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by Euro Reporter
2010-01-11 07:46:44
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City lunch plan under fire

Kindergarten food program draws criticism less than one week after its commencement in Copenhagen. Meals provided to Copenhagen’s kindergarten and nursery school kids in accordance with the city’s new food plan are already being criticized by teachers and parents less than a week after the programme started.

In line with the food plan’s implementation on 1 January, Berlingske Research polled 12 schools for the young children to see how the new meals were being received. The survey found that half had ‘a serious problem’ with the plan. The food plan has been implemented to ensure all children eat healthy food for lunch.

But according to the survey, many children refuse to eat the meals. Several teachers have described the food as ‘too adult’ and the portions as too small. A typical meal served through the plan this week consisted of smørrebrød, the Danish open-faced sandwich, made with either liver paté or with salami, topped with cucumber, tomato and a hard-boiled egg. In many cases the sandwich was also topped with thick dressing. The Copenhagen Parental Organisation (KFO), which supported the implementation of the food plan, wants the problem solved immediately.

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Toddlers lack necessary language skills


Parents’ level of education impacts the language acquisition of children, according to an extensive study. A study of language development among toddlers based on the mandatory language screening tests has shown that every sixth child needs professional help to learn to speak. The study, conducted by the University of Southern Denmark’s Centre for Children’s Language, is based on the results of a mandatory screening of 13,000 three-year-olds. It shows there are strong social divides already by the age of one that affect language development.

‘All research shows that there’s a very clear connection between children’s language development and their later reading competencies. That’s why it’s important we identify the children who need that support early on,’ associate professor Dorthe Bleses from USD said. The study found that the children of university graduates are likely to have a wider vocabulary than children of those who have a high school education.

The study concluded that 15 percent of the three-year-olds need ‘special efforts’ to stimulate their language development.

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Bodyguard back protecting cartoonist


After the apparent attempt on Kurt Westergaard’s life last week, the Danish Security and Intelligence Service PET will resume the 24-hour surveillance and protection of the Mohammed cartoonist. With 30 agents needed to provide round-the-clock cover and the average annual salary for a PET agent ranging from 650,000 to 750,000 kroner, the cost of protecting Westergaard will amount to about 19.5 million kroner a year, according to Politiken newspaper.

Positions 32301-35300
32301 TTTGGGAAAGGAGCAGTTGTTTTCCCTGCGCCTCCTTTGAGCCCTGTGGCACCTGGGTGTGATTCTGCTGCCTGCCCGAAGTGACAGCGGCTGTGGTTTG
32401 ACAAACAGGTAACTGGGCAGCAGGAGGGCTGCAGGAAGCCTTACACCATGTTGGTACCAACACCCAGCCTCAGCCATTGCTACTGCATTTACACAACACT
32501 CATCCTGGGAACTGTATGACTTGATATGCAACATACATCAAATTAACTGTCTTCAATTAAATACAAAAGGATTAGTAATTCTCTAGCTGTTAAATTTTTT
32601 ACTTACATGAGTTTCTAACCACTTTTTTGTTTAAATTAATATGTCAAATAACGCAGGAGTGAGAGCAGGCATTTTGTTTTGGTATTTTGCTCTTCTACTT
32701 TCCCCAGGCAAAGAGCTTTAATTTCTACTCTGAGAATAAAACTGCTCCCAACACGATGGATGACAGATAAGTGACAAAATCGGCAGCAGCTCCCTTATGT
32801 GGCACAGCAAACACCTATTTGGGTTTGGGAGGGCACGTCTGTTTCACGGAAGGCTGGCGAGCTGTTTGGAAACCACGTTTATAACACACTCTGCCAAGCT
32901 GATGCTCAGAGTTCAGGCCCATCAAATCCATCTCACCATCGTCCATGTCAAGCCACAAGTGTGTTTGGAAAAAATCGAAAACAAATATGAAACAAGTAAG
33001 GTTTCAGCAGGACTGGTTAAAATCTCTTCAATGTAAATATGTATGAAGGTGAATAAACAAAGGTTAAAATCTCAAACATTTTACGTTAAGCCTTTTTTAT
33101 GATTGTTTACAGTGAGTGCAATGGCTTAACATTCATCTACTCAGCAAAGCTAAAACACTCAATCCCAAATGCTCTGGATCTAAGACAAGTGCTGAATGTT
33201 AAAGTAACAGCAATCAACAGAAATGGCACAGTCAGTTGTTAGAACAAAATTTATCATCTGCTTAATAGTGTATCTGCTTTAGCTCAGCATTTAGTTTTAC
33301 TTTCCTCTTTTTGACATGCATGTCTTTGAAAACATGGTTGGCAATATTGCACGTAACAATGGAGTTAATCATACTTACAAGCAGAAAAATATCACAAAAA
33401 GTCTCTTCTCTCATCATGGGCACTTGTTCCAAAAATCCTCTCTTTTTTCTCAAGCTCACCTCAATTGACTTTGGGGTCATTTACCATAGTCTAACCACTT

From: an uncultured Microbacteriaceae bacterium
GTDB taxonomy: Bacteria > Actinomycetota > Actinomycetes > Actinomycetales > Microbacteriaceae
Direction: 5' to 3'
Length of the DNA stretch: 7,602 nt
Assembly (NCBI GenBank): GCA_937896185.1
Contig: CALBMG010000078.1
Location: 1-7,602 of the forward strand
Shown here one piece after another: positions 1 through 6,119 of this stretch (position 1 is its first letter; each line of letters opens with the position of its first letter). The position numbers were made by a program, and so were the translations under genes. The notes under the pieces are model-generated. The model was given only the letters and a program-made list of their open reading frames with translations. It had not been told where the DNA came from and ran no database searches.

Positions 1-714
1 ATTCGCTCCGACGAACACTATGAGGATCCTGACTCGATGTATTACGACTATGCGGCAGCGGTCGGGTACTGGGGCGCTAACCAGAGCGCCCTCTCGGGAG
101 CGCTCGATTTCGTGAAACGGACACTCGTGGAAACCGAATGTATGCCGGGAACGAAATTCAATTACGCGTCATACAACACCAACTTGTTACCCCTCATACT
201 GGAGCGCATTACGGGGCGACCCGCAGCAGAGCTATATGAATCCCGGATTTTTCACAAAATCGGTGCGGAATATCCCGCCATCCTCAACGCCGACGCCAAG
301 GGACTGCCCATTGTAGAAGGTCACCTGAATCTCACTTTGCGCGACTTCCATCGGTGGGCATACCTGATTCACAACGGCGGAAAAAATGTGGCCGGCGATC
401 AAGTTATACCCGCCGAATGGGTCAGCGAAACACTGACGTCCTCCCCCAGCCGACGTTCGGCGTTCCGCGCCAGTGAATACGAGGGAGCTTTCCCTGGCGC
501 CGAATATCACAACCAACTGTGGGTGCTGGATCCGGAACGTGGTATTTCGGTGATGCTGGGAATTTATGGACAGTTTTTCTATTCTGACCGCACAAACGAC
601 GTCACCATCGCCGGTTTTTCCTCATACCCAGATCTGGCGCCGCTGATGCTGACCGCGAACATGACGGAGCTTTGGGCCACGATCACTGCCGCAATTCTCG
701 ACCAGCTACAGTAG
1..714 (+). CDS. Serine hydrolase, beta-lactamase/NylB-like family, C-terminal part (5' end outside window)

The decision to provide extra security for Westergaard was made by Justice Minister Brian Mikkelsen after consulting PET head Jakob Scharf. Westergaard’s house in Århus, Jutland is already kitted out with special security locks on the doors, video surveillance, panic alarms and a special reinforced safe room, where he sought sanctuary when an armed man broke into his home on New Year’s Day.

Meanwhile, police have been presented with new evidence in the case of the attack on Westergaard. TV2 reports that a local news crew, which arrived on the scene shortly after the attack, found a SIM card. It is now being examined by police technicians and while police won’t confirm that it belongs to the 28-year-old suspect, they have said that ‘the place of purchase [of the card] is very interesting’. Police hope that if the SIM card does belong to the suspect, investigators can trace who the man has previously been in contact with.

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A political star dies


The Socialist People’s Party (SF) lost one of its youngest stars on Wednesday evening, when 33-year-old party vice-chairman Jakob Nørhøj was found dead in his bedroom. Nørhøj had reportedly been to the emergency room for an undisclosed problem on Tuesday, and a concerned friend contacted his father after the SFer was unable to be contacted on Wednesday. Sources say Nørhøj had also been ill with stomach problems over the Christmas holidays.

Police and his father gained access to his apartment on Wednesday afternoon and found him lifeless in his bed. ‘It was obvious he went to bed and didn’t wake up again,’ his distraught father Henning Nørhøj told Berlingske Tidende newspaper. An autopsy will be performed to determine the cause of death. The young politician leaves behind a 14-year-old son.

Party chairman Villy Søvndal, who came to power the same year Nørhøj was elected, expressed shock at the news. He said he would miss his deputy and the strengths Nørhoøj brought to the party. ‘He has contributed an invaluable effort into building SF and was central in the renewal of the party organisation,’ the news said.



       
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